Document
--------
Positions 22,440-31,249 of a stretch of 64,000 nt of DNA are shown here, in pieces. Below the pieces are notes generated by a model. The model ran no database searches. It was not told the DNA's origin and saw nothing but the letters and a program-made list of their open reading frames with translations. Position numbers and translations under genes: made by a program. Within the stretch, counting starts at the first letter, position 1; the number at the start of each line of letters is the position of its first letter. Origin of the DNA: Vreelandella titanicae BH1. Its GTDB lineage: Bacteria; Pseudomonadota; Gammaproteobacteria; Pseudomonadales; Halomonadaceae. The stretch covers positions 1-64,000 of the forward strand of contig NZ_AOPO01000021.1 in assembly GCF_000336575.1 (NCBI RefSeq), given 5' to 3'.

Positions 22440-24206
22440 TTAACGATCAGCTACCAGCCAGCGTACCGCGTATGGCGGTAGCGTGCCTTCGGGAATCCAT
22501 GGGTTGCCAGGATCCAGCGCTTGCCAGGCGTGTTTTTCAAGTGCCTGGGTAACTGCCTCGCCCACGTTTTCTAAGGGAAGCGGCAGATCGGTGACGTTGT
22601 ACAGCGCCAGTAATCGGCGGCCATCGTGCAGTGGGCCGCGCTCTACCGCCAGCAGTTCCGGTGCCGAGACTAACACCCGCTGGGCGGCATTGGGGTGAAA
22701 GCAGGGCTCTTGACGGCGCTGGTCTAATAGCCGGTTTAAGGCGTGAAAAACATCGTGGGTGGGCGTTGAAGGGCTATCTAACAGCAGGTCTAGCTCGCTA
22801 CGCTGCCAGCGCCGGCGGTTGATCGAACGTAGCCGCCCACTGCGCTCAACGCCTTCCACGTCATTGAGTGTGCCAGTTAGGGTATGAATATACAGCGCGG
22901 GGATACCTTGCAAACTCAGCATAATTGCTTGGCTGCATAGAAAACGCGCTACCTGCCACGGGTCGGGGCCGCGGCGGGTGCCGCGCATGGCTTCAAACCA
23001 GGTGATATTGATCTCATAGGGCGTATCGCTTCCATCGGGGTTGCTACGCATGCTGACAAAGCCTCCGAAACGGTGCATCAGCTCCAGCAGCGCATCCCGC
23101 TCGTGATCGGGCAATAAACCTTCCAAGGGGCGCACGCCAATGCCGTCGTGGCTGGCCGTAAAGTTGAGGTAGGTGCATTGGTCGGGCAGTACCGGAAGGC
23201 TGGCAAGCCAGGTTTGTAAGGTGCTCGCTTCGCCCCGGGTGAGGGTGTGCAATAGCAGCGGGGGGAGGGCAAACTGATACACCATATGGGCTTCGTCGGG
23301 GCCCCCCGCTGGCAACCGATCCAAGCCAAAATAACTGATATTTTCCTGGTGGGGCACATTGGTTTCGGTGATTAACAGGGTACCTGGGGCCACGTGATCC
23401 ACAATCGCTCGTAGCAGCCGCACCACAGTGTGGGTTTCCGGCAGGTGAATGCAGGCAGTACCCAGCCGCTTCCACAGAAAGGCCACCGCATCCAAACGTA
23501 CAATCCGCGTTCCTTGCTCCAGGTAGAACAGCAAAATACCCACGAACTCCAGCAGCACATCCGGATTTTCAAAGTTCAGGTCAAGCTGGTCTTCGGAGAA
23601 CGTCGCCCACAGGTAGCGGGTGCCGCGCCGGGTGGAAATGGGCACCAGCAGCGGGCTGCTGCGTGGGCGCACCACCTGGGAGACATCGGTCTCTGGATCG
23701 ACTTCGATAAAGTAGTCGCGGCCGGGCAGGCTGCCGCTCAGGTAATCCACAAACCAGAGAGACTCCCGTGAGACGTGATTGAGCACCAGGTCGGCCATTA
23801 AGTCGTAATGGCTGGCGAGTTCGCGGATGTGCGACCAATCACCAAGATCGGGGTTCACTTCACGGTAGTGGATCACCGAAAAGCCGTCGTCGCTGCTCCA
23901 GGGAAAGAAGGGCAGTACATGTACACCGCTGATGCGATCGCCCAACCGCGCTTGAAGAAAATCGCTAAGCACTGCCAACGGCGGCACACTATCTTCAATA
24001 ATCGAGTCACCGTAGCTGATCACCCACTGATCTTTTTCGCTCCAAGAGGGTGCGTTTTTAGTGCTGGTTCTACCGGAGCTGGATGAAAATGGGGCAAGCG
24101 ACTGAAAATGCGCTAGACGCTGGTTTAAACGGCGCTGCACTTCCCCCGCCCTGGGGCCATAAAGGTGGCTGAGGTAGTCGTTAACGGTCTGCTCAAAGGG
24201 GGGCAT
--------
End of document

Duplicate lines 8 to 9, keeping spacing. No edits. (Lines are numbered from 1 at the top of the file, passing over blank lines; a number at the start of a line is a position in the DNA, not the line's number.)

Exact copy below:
22901 GGATACCTTGCAAACTCAGCATAATTGCTTGGCTGCATAGAAAACGCGCTACCTGCCACGGGTCGGGGCCGCGGCGGGTGCCGCGCATGGCTTCAAACCA
23001 GGTGATATTGATCTCATAGGGCGTATCGCTTCCATCGGGGTTGCTACGCATGCTGACAAAGCCTCCGAAACGGTGCATCAGCTCCAGCAGCGCATCCCGC